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Rediff.com  » Cricket » Key points of the Justice Lodha verdict

Key points of the Justice Lodha verdict

July 14, 2015 17:12 IST

Justice R M Lodha, chairman of the Supreme Court-appointed Lodha Committee (centre), member Justice Ashok Bhan (left) and Justice RV Raveendran at the announcement of their verdict on the Indian Premier League spot-fixing scandal, in New Delhi. on Tuesday. Photograph: Kamal Singh/PTI

As Tuesday dawned, fans of Chennai Super Kings and Rajasthan Royals waited with bated breath, hoping that the three-member Justice Rajendra Mal Lodha committee, appointed by the Supreme Court to determine the quantum of punishment in the spot-fixing scandal, would show mercy on the two franchisees and, at best, impose heavy fines and not suspend them from the Indian Premier League.

In the end, hope turned to despair as the retired Chief Justice delivered the panel’s verdict: two years’ suspension from the cash-rich Twenty 20 extravaganza for two years.

Set up on January 22, 2015, it also recommended life suspension for Chennai Super Kings official Gurunath Meiyappan and Rajasthan Royals co-owner Raj Kundra from all cricket-related activities.

So what does the verdict mean? Where does it leave the players and teams? Rediff.com takes a look at its key points.

Meiyappan was the face of Chennai Super Kings

Whether the Chennai Super Kings owners believe it or not, the Lodha panel sees Gurunath Meiyappan as the face of the franchise.

He was with the team in the position of owner. He is the son-in-law of Narayanswami Srinivasan, the managing director of India Cements, which owns Chennai Super Kings.

The very fact that he suffered losses to the tune of Rs 60 lakh in bets during the sixth edition of the tournament in 2013 when the scam surfaced clearly shows that he engaged in heavy betting.

Meiyappan was found guilty of betting, according to Article 2.2.1 and 2.2.2 of the anti-corruption code, and is thus ineligible for participation in any cricket-related activity and suspended for life.

Also, there is no evidence of any action having been taken by India Cements against Meiyappan. The order of suspension passed by the Board of Control for Cricket in India post his arrest was not action by India Cements on its official, the panel observed.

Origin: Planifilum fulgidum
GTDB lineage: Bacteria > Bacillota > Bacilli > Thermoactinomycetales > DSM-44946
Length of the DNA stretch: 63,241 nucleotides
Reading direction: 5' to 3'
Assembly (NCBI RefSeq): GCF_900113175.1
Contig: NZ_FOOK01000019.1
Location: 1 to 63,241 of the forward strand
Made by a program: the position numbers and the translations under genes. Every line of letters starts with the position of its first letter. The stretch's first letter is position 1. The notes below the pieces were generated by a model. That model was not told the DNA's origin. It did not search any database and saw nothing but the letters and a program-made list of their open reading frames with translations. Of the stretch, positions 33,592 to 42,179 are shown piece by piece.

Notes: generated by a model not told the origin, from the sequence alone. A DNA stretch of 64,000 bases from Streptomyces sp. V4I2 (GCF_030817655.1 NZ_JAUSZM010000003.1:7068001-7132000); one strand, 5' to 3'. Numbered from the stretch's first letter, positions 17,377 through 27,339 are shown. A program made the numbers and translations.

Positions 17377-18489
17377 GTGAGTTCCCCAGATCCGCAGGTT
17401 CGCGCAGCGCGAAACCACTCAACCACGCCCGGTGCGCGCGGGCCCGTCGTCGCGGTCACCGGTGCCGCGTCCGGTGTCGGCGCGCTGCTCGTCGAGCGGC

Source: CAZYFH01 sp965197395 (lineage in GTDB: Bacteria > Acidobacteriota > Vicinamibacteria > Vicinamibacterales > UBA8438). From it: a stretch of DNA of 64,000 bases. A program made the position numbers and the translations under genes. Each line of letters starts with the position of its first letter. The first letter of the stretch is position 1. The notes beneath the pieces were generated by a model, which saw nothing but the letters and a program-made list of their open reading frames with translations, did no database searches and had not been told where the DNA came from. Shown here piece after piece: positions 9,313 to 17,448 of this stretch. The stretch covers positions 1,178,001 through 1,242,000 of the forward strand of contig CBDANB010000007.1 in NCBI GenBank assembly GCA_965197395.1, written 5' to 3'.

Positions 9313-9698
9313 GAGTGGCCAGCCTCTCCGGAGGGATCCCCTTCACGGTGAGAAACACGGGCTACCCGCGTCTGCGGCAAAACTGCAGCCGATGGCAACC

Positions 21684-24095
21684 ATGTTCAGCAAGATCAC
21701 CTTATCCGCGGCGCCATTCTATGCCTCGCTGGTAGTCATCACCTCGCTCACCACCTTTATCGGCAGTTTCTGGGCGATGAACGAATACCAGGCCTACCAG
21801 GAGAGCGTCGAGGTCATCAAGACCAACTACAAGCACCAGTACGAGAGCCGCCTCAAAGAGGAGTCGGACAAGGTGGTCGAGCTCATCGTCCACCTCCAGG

Raj Kundra knew betting is illegal in India and yet placed bets

Being a UK citizen it was Kundra’s responsibility to ensure his actions were not in conflict with the laws of a foreign country.

Betting is illegal in India and with so much of information available it’s difficult to believe he was unaware.

He dealt in betting and was in constant touch with a punter and also introduced the punter to a bookie.

IPL COO Sunder Raman not out of the woods, yet

After examining the evidence on him, the Lodha panel feels there is need for further investigation. They had entrusted B B Mishra with the investigation, but he retired in March. Vivek Priyadarshi will take over.

A six-team IPL tournament now?

It’s up to BCCI to take a call on that. Chennai Super Kings and Rajasthan Royals have been suspended for two years, so it could either invite fresh tenders for new teams, or it could hold a six-team tournament.

Can a suspended team be sold?

Here, again, the BCCI will have to take a call.

Chennai Super Kings, Rajasthan Royals players free to play for other teams.

The players of the two franchises are not affected by the latest ruling and free to play for other teams. It could see a fresh auction of players from both the suspended teams.

Srinivasan goes scot-free

The Lodha panel hasn’t named Srinivasan directly, so he is safe for now. He can continue to head the Tamil Nadu Cricket Association and BCCI’s representation in the ICC. However, pressure is growing on the Chennai supremo to withdraw his representation and move on.

Loss could hit BCCI severely  

Chennai Super Kings and Rajasthan Royals are both well-followed teams in the IPL. Their suspension is bound to incur a massive commercial loss.

- Coverage: IPL spot-fixing saga

Manu Shankar / Rediff.com